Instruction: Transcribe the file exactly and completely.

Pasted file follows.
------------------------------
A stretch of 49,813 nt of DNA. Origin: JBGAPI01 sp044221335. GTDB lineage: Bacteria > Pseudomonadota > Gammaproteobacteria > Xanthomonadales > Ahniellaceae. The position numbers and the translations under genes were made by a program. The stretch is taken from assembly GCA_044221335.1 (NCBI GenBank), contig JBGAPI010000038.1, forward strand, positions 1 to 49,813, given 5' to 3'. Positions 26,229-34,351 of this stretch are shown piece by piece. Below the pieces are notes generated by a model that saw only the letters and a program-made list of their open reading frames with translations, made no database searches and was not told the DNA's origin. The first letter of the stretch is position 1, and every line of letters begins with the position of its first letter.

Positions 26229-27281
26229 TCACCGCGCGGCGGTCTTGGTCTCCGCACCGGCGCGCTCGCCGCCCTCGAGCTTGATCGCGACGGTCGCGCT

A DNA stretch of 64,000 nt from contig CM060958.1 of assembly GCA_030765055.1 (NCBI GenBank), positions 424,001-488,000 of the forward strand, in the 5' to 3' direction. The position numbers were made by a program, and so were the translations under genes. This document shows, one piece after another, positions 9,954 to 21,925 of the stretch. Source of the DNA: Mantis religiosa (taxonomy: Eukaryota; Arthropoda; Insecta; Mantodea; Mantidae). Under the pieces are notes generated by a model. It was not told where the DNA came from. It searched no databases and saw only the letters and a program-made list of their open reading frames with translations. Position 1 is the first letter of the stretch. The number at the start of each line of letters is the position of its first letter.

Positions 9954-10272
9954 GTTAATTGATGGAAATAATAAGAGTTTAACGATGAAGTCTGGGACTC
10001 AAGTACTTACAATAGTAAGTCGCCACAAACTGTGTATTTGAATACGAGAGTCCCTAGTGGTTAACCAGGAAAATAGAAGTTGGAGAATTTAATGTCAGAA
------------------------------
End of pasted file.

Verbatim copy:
A stretch of 49,813 nt of DNA. Origin: JBGAPI01 sp044221335. GTDB lineage: Bacteria > Pseudomonadota > Gammaproteobacteria > Xanthomonadales > Ahniellaceae. The position numbers and the translations under genes were made by a program. The stretch is taken from assembly GCA_044221335.1 (NCBI GenBank), contig JBGAPI010000038.1, forward strand, positions 1 to 49,813, given 5' to 3'. Positions 26,229-34,351 of this stretch are shown piece by piece. Below the pieces are notes generated by a model that saw only the letters and a program-made list of their open reading frames with translations, made no database searches and was not told the DNA's origin. The first letter of the stretch is position 1, and every line of letters begins with the position of its first letter.

Positions 26229-27281
26229 TCACCGCGCGGCGGTCTTGGTCTCCGCACCGGCGCGCTCGCCGCCCTCGAGCTTGATCGCGACGGTCGCGCT

A DNA stretch of 64,000 nt from contig CM060958.1 of assembly GCA_030765055.1 (NCBI GenBank), positions 424,001-488,000 of the forward strand, in the 5' to 3' direction. The position numbers were made by a program, and so were the translations under genes. This document shows, one piece after another, positions 9,954 to 21,925 of the stretch. Source of the DNA: Mantis religiosa (taxonomy: Eukaryota; Arthropoda; Insecta; Mantodea; Mantidae). Under the pieces are notes generated by a model. It was not told where the DNA came from. It searched no databases and saw only the letters and a program-made list of their open reading frames with translations. Position 1 is the first letter of the stretch. The number at the start of each line of letters is the position of its first letter.

Positions 9954-10272
9954 GTTAATTGATGGAAATAATAAGAGTTTAACGATGAAGTCTGGGACTC
10001 AAGTACTTACAATAGTAAGTCGCCACAAACTGTGTATTTGAATACGAGAGTCCCTAGTGGTTAACCAGGAAAATAGAAGTTGGAGAATTTAATGTCAGAA